I’ve had this book since Humble Ebook Bundle 2, July 2013…
Was coming here to say the same thing.
I honestly don’t understand why publishers aren’t pushing their entire back catalogue (including out of print books) out as ebooks. Apart from a small outlay to format them correctly, it’s basically money for nothing after that.
Because a lot of publishers don’t have simple text files of their back catalog of ebooks.
Kindles used to have two file formats. The first was just a variant of mobi format and the other was called “topaz” (I’m not sure if it officially had that name but an internal moniker). Topaz format books could have embedded fonts so some publishers used it for that end but the designer of the format, after he left Amazon, said really that format existed as a hack. It was basically a way to take the image-based format that many publishers had for publishing books (I gather what was sent to the printing machines) and shoehorn it into an ebook format without having to completely re-enter the text. He said at the time that it turned out that many publishers had no computer entered copies of just the text of most of their books. They had an image ready format for printing and they had physical manuscripts and that was it. This is probably because they hadn’t preserved any data entered over the decades.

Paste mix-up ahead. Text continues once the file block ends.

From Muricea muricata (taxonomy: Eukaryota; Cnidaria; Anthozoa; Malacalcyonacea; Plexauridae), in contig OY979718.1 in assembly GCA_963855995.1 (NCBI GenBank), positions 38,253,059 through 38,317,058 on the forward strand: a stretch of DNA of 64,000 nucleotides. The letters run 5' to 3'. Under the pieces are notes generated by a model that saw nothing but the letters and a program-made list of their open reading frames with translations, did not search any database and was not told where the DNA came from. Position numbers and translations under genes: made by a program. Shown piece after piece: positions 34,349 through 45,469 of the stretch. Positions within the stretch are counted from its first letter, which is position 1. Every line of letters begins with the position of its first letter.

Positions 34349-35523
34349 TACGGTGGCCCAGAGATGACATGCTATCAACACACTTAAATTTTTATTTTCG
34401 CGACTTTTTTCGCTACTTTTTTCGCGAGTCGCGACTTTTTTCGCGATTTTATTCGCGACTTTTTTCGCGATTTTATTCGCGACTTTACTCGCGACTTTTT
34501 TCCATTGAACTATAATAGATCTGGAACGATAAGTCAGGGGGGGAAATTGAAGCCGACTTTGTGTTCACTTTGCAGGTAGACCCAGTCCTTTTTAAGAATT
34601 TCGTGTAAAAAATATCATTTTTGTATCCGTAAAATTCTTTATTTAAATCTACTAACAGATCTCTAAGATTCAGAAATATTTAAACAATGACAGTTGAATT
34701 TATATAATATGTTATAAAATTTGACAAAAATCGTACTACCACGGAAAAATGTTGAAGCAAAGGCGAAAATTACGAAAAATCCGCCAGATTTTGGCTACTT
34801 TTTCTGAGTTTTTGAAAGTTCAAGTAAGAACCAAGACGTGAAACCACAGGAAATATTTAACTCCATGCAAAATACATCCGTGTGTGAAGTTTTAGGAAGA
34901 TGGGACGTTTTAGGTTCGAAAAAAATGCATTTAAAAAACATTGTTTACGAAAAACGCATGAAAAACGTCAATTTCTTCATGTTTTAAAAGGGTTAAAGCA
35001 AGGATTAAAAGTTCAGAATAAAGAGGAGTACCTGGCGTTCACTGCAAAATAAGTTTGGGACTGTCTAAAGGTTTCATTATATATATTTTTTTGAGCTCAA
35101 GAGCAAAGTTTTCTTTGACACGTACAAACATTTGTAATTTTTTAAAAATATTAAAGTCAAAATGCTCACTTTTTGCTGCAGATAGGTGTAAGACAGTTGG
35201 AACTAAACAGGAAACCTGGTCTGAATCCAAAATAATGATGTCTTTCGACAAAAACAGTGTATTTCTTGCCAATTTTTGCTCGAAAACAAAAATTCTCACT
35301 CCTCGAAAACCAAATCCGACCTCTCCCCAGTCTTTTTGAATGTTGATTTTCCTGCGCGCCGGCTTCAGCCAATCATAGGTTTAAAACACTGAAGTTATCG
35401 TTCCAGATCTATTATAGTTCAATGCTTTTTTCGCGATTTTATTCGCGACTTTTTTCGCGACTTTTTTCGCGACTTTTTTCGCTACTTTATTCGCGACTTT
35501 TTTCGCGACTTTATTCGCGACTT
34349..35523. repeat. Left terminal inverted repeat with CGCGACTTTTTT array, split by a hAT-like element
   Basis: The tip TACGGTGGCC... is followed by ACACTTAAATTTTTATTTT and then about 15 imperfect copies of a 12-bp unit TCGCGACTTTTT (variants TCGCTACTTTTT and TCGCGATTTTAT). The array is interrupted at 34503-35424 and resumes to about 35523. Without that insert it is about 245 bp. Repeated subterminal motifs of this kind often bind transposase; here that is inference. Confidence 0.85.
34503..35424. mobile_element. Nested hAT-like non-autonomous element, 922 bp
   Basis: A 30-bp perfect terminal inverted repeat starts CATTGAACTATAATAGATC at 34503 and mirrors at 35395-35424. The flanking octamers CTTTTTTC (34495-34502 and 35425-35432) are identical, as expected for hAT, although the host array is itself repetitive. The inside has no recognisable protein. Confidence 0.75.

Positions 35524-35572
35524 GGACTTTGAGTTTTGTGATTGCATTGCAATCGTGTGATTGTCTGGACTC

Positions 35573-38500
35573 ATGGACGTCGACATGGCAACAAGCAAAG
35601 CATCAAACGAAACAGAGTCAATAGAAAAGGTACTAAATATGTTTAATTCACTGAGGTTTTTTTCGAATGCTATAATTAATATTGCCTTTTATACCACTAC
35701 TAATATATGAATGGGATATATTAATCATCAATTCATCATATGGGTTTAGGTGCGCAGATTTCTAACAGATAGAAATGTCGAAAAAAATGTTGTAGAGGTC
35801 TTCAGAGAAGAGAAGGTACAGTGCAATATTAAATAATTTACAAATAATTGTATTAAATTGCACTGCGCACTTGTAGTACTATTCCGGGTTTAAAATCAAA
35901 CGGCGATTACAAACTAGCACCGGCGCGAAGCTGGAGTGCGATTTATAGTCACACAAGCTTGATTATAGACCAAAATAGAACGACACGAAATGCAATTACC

(These days, for kindles, we have AZW3, which is basically an HTML file similar to ePub, as I recall, and AZW4, which is used for textbooks and is a wrapper with DRM around PDF files. )
This explains why new books easily come out as ebooks but old back catalog stuff later trickles in as it gets re-entered from scratch or a new publisher picks up orphaned works, cleans them up, and re-releases them.
Does Peter get any royalties from either of these? I seem to remember he got caught in some horrible publisher-vs-author ownership problem some years ago, and I think it was about this book, or maybe the movies from the book?
Very interesting, thank you for the perspective.
I wonder if any publishers are looking toward the future and getting their old works digitised. It’s be a comparatively small upfront cost against a very long tail…
It looks like Mr. Beagle reached a settlement on that back in 2011
I think they are which is why we’re seeing more and more old works appearing. The issue I was describing was from five or six years ago.
The publisher has confirmed on Twitter that these books are not DRM-free, so this statement may be incorrect.
They were after I ran my local scripts.
Am I the only one who is still waiting for Penguin to rerelease Gerald Durrell’s fabulous back catalog as ebooks?
I just read his Corfu trilogy on my Kindle, although they were…sideloaded
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